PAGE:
Paul Robeson was a pioneering black film actor in the 1930s, appearing in nine feature films and shattering the stereotypical portrayals of African Americans in the process. He also made his mark as a scholar, singer, linguist, athlete and author.
Yet despite international renown, for years Robeson was virtually written out of the American scene after his name turned up on the McCarthy-era blacklist as a Communist, a charge that was never borne out. He died in relative obscurity in 1976 at age 77.
Robeson's invisibility began to change last year with the 100th anniversary of his birth, which triggered a series of international film retrospectives and exhibitions celebrating his career and achievements. And on Wednesday, PBS' "American Masters" series joins in the tribute with the premiere of the first comprehensive portrait of the man: "Paul Robeson: Here I Stand." Made with the cooperation of his family, the documentary is an intimate look at Robeson's life, told through interviews with friends and family, personal papers, letters, private films, political documents and medical records.
"There are a lot of misconceptions about him," said his good friend Harry Belafonte, one of those whose memories of Robeson are included in the documentary. "I don't think most people know him unless they are 60 or 70 years old or beyond. Very few people have ever heard of Paul Robeson."
Problems surfaced when he publicly embraced the Russian people and their culture while fighting for racial equality at home. He was singled out and discredited for his political views; the persecution reached an apex in 1950, when his passport was revoked. He could no longer give concerts, make recordings, appear in the theater, perform on radio or travel abroad.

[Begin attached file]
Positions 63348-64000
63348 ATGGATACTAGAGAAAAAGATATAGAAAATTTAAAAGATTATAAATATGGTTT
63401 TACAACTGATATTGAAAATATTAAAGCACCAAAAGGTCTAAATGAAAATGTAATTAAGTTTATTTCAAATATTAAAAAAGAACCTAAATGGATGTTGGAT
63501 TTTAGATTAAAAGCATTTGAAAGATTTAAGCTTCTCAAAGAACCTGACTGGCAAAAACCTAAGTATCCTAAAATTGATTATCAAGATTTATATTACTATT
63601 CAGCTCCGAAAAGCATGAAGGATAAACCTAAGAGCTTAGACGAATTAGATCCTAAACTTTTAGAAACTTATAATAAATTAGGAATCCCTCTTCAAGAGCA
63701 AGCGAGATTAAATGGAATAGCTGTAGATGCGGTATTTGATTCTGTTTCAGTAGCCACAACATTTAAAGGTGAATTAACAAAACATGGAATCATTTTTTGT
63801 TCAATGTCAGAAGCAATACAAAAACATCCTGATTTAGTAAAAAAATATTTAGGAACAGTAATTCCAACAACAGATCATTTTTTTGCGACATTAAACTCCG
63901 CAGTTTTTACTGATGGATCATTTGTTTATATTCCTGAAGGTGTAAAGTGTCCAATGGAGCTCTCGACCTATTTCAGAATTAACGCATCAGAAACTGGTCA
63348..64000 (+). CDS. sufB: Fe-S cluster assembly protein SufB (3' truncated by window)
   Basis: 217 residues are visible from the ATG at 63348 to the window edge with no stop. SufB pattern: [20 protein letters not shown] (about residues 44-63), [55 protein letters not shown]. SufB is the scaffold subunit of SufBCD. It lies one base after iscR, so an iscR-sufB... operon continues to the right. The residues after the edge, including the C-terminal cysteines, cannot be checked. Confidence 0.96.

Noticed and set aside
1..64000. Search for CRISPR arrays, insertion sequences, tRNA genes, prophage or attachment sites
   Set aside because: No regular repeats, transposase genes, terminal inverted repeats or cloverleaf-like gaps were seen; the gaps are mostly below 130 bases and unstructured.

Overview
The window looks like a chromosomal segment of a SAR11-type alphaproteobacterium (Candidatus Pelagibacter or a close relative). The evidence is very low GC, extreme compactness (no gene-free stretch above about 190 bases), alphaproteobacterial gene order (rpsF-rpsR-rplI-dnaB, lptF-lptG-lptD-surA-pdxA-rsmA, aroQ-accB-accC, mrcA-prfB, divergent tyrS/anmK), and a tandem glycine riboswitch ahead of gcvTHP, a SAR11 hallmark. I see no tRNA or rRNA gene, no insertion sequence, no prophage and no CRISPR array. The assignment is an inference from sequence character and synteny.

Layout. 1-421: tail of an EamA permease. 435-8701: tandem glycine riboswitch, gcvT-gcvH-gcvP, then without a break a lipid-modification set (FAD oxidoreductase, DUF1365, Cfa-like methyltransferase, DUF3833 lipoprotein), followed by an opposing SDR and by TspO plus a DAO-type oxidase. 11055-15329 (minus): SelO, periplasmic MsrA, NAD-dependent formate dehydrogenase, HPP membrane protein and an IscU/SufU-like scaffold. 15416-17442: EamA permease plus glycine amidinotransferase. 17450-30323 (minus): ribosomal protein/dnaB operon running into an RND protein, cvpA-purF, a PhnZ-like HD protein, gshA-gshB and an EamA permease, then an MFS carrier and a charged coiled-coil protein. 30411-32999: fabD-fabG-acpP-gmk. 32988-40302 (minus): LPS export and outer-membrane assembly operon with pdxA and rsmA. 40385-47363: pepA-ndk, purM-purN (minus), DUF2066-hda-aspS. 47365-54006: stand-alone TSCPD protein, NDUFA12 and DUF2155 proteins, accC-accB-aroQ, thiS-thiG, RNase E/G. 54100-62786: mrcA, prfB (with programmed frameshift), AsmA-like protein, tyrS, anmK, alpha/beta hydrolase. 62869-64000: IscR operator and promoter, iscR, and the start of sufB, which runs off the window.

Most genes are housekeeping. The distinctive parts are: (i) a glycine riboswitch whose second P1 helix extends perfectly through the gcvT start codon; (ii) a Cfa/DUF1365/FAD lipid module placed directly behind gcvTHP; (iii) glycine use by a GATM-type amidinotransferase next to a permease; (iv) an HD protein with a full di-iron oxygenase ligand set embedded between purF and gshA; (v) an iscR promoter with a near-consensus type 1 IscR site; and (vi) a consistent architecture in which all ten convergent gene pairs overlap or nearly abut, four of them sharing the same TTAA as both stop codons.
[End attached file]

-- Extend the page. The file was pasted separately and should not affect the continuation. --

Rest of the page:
"He was truly a great man," said Susan Lacy, executive producer of "American Masters." "I think it's sort of a crime that people don't know who he is today, which is why I wanted to make the program."
"Hollywood didn't recognize his existence, still doesn't," said Paul Robeson Jr.
For Robeson's son, the documentary is long overdue, and he hopes it will open the way to wider exposure to his father's work. Network television still has never shown one of his father's films, the son said.
He said his father's blacklisting was more than politically motivated. "It was the power of the black male image that said 'freedom or death.' That is what threatened them then and frightens them now," he said.
In addition to roles in films like "Show Boat," in which he reprised his London stage role of riverboat worker Jim, and "Emperor Jones," in which he played a former porter who becomes king of a Caribbean country, Robeson was considered one of the world's top concert artists of the 1940s.
"He was a leading recording artist on both sides of the Atlantic. He was one of the world's great artists by any standards, but basically you wouldn't know that if you look at reference books," said Robeson Jr. "You look him up and it says, 'Paul Robeson: Communist and singer.' That it's."
Robeson actually never joined the Communist Party, believing, according to his son, that culture is above ideology. Lacy added that if Robeson hadn't pursued political causes, he would have had a life of "absolute" ease: "He would have become rich and idolized and lionized, a cuddly ambassador for goodwill. But he said, 'No. There's too much to fight for.' He paid a terrible price."
* "American Masters: Paul Robeson: Here I Stand" airs tonight at 9 on KCET-TV.